Monks earning top ranking for their cheese

To make a truly fine cheese, you might want to consider entering a monastery and taking a vow of stability.

The Dairy Farmers of Canada say the Benedictine blue cheese from the Abbey of St-Benoit du Lac is the best in the country.

Out of a field of 141 Canadian cheeses, the Benedictin Bleu was top ranked.

So how do the monks do it?

Stability, just staying put, is part of the recipe.

When Saint Benedict founded his order 14-hundred years ago, he decreed his monks should be self-supporting.

"But most of these monasteries were outside of the cities," says Father Jacques Bolduc.

Bolduc says given their rural surroundings, it was only natural the monks would turn to making cheese as a source of income.

"And so, naturally, they transformed their own milk, and they transformed the milk of their neighbours, and it started like that," he says.

At St-Benoit du Lac, it started during the World War II.

The army requisitioned all the Oka cheese from the Trappist Monks and that left an opening for their cousins, the Benedictines. They now make a dozen cheeses. The Ermite was declared best blue cheese in Milan, Italy.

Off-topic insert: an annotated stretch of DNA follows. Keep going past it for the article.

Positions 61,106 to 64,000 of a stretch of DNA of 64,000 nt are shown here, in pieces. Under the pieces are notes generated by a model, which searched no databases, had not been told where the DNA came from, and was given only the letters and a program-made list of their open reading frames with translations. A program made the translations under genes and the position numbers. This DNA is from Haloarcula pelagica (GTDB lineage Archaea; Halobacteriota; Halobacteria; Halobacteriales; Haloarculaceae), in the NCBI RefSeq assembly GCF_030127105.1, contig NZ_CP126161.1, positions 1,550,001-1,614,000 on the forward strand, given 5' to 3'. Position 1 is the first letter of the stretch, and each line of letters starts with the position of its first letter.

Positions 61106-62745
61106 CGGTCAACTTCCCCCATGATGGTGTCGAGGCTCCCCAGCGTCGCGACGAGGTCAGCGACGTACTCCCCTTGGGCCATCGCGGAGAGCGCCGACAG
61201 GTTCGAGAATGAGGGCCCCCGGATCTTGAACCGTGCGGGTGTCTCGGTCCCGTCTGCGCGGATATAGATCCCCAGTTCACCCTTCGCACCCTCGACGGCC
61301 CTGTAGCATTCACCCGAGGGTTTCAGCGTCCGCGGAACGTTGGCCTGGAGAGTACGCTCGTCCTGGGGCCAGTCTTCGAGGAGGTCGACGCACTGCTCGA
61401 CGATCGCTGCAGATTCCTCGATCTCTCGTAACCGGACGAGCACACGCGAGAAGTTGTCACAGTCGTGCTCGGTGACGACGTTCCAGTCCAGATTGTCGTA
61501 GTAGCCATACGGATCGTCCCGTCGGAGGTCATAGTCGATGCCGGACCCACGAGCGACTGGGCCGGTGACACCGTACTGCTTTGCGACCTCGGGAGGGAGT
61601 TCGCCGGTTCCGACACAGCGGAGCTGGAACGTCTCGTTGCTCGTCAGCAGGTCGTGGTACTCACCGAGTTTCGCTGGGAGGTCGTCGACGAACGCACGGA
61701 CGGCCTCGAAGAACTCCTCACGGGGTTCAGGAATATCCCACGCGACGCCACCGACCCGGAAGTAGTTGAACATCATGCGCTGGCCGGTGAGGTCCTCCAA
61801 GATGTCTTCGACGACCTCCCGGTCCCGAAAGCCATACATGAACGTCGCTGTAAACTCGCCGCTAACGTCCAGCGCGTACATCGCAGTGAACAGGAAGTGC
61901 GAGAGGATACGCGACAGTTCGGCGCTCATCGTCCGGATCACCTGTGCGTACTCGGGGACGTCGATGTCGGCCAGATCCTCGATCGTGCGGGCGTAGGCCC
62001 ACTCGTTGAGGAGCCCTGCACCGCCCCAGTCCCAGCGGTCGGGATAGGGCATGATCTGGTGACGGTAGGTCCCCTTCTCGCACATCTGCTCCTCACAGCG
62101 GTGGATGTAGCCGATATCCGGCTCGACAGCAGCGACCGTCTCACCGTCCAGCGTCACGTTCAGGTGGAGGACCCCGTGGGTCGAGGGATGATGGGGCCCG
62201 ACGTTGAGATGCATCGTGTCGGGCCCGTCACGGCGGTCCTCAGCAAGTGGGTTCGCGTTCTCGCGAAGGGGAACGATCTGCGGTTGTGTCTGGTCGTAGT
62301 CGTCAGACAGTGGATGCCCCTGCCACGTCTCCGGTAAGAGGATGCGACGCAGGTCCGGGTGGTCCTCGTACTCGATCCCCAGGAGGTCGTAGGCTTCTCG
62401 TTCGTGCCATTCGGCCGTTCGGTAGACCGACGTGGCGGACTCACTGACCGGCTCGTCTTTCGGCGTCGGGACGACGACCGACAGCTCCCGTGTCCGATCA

The Benedictin Bleu is now the all-Canadian champion.

The cheese-plant's manager, Father Jacques Duguay says it helps when the company and management are there all the time.

"Because we're supposed to be here for a long time, we can make the transmission of our knowledge," Duguay says.

"So that helps, because we don't sell the monastery to other people."

That's the vow of stability.

They don't take a vow of silence but if you ask how they make Benedictin Bleu, you won't hear much more than that and a lot of prayer.